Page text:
• Student self-governance, which encourages student investment and initiative, is a hallmark of the UVA culture. In her fourth year at UVA, Laura Nelson was inspired to create Flash Seminars, one-time classes which facilitate high-energy discussion about thought-provoking topics outside of traditional coursework. If you created a Flash Seminar, what idea would you explore and why?
  • UVA students paint messages on Beta Bridge when they want to share information with our community. What would you paint on Beta Bridge and why is this your message?
  • UVA students are charged with pushing the boundaries of knowledge to serve others and contribute to the common good. Give us an example of how you’ve used what you’ve learned to make a positive impact in another person’s life.

I'm happy to answer questions in the comments. I'll share some more advice for essay writing next week.

Friday, June 29, 2018

Saturday Information Sessions at #UVA

I'll be giving the information session tomorrow morning and thought I'd share a few thoughts for those who will be visiting us on the weekend this summer.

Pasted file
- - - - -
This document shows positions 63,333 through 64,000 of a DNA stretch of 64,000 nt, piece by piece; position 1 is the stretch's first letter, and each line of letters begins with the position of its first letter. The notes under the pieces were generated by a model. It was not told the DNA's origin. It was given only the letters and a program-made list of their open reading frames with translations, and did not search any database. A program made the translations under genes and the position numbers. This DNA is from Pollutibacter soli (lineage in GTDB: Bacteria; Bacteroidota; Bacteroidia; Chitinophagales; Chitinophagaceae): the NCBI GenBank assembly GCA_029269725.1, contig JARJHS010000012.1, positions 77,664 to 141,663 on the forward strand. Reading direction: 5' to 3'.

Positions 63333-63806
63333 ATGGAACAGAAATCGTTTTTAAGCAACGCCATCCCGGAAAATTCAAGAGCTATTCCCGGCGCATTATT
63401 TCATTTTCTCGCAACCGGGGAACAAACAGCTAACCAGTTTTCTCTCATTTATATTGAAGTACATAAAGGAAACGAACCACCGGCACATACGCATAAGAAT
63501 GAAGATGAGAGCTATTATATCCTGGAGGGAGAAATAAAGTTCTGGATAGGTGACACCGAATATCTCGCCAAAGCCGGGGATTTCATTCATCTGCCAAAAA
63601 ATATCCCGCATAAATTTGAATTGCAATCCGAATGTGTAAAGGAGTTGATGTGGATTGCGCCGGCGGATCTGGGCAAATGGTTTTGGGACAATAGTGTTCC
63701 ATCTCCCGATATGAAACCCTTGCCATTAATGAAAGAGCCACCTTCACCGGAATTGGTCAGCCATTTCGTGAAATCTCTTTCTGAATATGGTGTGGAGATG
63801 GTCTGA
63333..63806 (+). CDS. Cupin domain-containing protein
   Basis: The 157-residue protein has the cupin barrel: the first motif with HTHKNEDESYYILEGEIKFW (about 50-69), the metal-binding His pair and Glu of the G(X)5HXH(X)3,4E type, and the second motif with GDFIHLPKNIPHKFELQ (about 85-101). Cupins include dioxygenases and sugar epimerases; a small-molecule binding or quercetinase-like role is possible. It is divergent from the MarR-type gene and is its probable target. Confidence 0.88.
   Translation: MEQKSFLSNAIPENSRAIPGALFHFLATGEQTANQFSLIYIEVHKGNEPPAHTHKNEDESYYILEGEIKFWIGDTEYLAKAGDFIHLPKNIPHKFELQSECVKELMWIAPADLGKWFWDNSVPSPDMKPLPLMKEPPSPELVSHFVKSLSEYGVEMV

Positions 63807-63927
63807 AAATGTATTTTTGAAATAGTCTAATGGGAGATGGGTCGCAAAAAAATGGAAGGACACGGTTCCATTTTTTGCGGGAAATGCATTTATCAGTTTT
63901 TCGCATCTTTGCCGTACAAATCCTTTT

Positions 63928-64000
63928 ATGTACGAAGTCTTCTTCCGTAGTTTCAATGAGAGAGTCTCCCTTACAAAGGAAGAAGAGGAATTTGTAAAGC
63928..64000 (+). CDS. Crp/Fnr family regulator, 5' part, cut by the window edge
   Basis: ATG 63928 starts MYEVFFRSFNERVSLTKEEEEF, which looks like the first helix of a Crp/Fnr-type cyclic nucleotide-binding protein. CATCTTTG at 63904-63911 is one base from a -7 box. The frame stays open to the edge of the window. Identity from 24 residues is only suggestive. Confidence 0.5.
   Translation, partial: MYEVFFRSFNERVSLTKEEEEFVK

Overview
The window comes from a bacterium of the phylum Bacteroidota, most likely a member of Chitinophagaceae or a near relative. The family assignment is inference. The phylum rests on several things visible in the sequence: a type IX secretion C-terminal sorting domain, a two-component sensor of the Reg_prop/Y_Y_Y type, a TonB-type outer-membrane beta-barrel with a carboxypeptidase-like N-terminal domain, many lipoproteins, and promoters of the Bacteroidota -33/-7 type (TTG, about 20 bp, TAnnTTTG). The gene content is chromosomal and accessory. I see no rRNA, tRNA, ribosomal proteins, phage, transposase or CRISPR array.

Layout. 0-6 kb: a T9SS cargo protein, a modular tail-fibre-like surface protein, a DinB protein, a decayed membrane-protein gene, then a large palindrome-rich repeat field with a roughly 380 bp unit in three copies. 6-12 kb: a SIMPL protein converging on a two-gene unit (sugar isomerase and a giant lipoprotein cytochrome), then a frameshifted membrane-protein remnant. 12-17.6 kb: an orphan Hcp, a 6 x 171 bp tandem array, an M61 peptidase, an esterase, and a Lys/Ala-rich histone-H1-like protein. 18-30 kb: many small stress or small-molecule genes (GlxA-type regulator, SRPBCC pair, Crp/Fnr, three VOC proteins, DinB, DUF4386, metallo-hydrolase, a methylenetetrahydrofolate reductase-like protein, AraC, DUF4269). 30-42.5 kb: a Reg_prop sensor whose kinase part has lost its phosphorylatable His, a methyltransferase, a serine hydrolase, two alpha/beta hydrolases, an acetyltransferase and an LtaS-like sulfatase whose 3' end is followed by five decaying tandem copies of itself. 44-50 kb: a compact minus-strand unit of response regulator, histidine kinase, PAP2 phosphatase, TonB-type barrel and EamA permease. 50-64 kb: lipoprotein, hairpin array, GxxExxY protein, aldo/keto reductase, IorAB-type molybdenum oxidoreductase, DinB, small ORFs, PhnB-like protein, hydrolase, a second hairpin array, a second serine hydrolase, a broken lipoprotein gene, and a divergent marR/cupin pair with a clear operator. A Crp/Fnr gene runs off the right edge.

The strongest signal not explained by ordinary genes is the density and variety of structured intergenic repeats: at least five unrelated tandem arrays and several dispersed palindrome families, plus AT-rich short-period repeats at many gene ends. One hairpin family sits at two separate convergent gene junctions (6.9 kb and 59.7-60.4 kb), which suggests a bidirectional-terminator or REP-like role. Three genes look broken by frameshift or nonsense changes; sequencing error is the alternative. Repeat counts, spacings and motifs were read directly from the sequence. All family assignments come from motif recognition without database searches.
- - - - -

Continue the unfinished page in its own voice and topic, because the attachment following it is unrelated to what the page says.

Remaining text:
Please keep in mind that the University is closed on Saturdays, so you may experience a fairly quiet visit. Buildings may be locked and those that are open may not be especially exciting. The Rounda is open and I believe you can also view our copy of the Declaration of Independence at the Special Collections Library (it's prime season for tourists!).

If you'll be able to stay in Charlottesville for lunch, I recommend walking to The Corner or driving to the Downtown Mall. The Corner is a shopping district adjacent to UVA and the Downtown Mall is just a mile down University Avenue/Main Street. Your student tour guides can point you in the right direction and Charlottesville residents are usually happy to talk your ear off about their favorite restaurants.

UVA is quiet, but beautiful in the summer!

Wednesday, June 27, 2018

Follow HooStories, the #UVA Student Blog!

The Office of Admission hires a team of student interns each summer to give tours and work on special projects. One of the special projects the team has take on every summer for the last several years is running the HoosStories blog.

http://hoostories.blogspot.com/

I'm so glad to share that HooStories is back up and running! The interns have published their introductory posts and they are starting to write about different facets of live at UVA.


Be sure to follow the UVA Summer Instagram account, which is a fantastic companion to the blog. The student interns will be sharing over there as well!

Tuesday, June 26, 2018

When Should the College Search Begin?